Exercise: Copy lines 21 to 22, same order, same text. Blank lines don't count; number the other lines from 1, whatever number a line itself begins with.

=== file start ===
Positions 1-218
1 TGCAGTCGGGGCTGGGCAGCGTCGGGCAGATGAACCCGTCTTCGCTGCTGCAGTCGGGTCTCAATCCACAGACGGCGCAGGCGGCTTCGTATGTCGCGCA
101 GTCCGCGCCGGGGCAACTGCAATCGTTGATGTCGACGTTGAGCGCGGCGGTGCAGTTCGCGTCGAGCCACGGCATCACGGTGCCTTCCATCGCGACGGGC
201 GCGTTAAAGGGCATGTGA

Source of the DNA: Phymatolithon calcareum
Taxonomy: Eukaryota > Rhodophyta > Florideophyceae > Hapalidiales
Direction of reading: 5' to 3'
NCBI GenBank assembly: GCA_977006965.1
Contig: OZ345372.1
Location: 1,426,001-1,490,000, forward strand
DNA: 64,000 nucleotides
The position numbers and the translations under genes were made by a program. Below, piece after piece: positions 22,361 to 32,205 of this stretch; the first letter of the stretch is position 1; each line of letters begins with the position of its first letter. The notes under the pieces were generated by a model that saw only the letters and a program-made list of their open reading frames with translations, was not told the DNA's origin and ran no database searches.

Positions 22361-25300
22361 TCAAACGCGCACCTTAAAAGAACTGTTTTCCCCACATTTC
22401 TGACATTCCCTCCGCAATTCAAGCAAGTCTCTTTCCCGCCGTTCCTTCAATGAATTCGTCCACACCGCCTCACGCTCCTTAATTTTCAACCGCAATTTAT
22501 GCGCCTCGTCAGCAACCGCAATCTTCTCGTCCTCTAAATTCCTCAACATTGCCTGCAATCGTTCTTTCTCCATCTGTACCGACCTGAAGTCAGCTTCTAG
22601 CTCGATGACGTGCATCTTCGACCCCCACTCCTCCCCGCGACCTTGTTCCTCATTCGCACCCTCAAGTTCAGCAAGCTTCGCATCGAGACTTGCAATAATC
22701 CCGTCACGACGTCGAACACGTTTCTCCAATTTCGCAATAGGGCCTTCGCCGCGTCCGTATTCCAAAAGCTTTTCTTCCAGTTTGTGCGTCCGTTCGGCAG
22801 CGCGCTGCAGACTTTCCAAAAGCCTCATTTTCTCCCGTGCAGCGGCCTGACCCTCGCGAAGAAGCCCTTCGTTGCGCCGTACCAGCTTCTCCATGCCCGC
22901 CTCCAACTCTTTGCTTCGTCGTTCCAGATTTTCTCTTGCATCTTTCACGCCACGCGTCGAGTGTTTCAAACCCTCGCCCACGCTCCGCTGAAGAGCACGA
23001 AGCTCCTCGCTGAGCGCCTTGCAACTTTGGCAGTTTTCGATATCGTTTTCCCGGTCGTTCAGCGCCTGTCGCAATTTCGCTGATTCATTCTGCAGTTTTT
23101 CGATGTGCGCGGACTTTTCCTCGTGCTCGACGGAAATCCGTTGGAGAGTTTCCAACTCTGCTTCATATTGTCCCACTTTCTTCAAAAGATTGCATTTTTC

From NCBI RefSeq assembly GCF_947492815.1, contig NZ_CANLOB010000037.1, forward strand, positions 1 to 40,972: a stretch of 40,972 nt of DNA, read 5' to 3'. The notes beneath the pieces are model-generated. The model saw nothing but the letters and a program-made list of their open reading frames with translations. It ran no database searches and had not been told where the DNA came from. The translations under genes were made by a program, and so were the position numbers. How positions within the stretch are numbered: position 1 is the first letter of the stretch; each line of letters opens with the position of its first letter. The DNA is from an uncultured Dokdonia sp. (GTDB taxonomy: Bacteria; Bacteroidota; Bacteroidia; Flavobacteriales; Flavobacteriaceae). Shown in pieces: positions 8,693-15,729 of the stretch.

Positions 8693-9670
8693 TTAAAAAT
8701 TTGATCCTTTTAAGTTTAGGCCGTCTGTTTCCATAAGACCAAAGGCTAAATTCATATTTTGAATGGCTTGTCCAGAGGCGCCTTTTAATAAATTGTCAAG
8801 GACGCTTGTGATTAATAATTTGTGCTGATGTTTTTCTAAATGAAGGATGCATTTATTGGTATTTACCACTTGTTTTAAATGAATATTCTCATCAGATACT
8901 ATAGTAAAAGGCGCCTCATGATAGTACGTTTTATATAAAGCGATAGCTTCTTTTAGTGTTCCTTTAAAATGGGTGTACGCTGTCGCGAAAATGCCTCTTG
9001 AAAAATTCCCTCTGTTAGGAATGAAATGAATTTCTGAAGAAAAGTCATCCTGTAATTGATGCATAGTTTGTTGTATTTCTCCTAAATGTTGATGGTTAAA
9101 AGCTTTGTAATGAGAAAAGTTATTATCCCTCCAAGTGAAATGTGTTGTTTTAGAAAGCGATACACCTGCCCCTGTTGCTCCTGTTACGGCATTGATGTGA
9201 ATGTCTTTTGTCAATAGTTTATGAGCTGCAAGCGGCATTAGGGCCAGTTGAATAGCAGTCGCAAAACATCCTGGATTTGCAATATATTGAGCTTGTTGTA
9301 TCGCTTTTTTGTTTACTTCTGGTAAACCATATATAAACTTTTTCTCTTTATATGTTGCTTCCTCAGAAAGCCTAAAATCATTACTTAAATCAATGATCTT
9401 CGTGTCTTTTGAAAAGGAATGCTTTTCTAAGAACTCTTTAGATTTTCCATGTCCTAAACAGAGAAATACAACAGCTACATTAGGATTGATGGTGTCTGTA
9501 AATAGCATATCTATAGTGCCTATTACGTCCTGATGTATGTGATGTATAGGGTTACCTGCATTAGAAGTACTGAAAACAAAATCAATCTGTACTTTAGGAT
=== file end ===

23001 AGCTCCTCGCTGAGCGCCTTGCAACTTTGGCAGTTTTCGATATCGTTTTCCCGGTCGTTCAGCGCCTGTCGCAATTTCGCTGATTCATTCTGCAGTTTTT
23101 CGATGTGCGCGGACTTTTCCTCGTGCTCGACGGAAATCCGTTGGAGAGTTTCCAACTCTGCTTCATATTGTCCCACTTTCTTCAAAAGATTGCATTTTTC